Thursday, April 11, 2013
Many wonderful birthday wishes from friends and family, and I am thankful for them all. But I must say, this one topped the list. From the Granddogs, Huck (front and IN CHARGE, as usual) and Zeke (rear).
Big, wet, smiling kisses. Photo was taken in Cait's little yellow VW bug with the following comment:
"I loaded up the dogs in the Beetle and took them to the Dog Park for "Susan's Birthday Celebration!" You know how I barely allow PEOPLE in the Beetle…now imagine how I felt with a back seat full of dogs!"
Wednesday, April 10, 2013
We had a lovely little dinner party last evening with two of our favorite gents, Mac and Juan. We started with a festive bottle of prosecco followed by linguini with roasted tomatoes, garlic and shrimp, then a yummy salad and, for dessert, Mr. C's home-made almost-too-chocolate ice cream. This was all washed down with my new favorite white wine, Kim Crawford's Marlborough Sauvignon Blanc from New Zealand, carted down from the US. Lots of laughter, lots of good conversation.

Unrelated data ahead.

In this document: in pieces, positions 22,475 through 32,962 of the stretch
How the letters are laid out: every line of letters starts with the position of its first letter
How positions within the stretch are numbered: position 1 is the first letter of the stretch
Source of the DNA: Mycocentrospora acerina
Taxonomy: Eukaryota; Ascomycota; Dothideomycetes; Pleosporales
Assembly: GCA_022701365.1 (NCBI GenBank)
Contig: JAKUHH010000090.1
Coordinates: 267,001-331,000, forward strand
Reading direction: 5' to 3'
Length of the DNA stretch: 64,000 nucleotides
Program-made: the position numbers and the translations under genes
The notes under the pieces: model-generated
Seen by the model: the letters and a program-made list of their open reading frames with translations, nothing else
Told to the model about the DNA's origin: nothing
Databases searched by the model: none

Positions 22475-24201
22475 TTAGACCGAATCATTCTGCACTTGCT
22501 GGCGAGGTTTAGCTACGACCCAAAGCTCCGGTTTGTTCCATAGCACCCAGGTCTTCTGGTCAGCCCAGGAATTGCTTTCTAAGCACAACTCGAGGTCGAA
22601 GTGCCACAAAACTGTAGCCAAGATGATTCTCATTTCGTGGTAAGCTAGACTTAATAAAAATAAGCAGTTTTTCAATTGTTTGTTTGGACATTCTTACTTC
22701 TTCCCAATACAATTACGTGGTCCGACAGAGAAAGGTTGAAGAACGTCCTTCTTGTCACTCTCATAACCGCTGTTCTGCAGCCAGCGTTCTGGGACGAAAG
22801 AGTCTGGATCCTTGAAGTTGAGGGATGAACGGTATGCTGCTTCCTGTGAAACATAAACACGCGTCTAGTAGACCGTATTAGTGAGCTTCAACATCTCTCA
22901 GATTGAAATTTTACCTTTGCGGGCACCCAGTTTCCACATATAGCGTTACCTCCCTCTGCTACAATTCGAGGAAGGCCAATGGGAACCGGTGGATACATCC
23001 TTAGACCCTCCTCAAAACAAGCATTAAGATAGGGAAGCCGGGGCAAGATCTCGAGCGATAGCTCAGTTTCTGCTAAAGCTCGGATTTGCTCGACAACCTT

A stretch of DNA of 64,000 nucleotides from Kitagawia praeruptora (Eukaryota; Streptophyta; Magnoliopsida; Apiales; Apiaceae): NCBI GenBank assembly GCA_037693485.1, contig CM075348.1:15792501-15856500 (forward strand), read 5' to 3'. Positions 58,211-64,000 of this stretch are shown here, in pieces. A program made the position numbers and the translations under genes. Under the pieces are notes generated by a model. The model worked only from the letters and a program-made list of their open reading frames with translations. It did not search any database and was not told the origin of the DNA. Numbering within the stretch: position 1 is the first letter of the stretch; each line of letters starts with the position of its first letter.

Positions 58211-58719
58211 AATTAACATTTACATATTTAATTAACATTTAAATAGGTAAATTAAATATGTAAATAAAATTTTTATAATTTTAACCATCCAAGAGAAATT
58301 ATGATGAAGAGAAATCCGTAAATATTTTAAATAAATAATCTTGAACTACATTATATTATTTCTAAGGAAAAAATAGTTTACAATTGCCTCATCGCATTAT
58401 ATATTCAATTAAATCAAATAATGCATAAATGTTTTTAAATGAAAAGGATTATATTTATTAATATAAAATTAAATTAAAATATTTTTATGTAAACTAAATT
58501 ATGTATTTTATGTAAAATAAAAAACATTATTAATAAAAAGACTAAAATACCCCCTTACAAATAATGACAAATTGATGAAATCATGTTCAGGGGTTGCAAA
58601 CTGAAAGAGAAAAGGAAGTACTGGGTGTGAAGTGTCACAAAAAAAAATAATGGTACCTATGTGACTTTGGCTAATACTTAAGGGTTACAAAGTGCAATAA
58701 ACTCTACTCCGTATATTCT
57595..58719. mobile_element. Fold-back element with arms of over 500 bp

Tuesday, April 9, 2013
Yesterday's tiangues was a bittersweet trip. Only one morre ~ next Monday ~ and we're gone. I'll miss this Monday morning ritual, strolling down one side, visiting the usual vendors for the week's fruits and veggies, meeting and greeting, occasionally finding a seldom-seen treat such as eggplants or blackberries. Then hauling it all home, giving it "the bath" with Microdine. This gorgeous chard was on prominent display yesterday.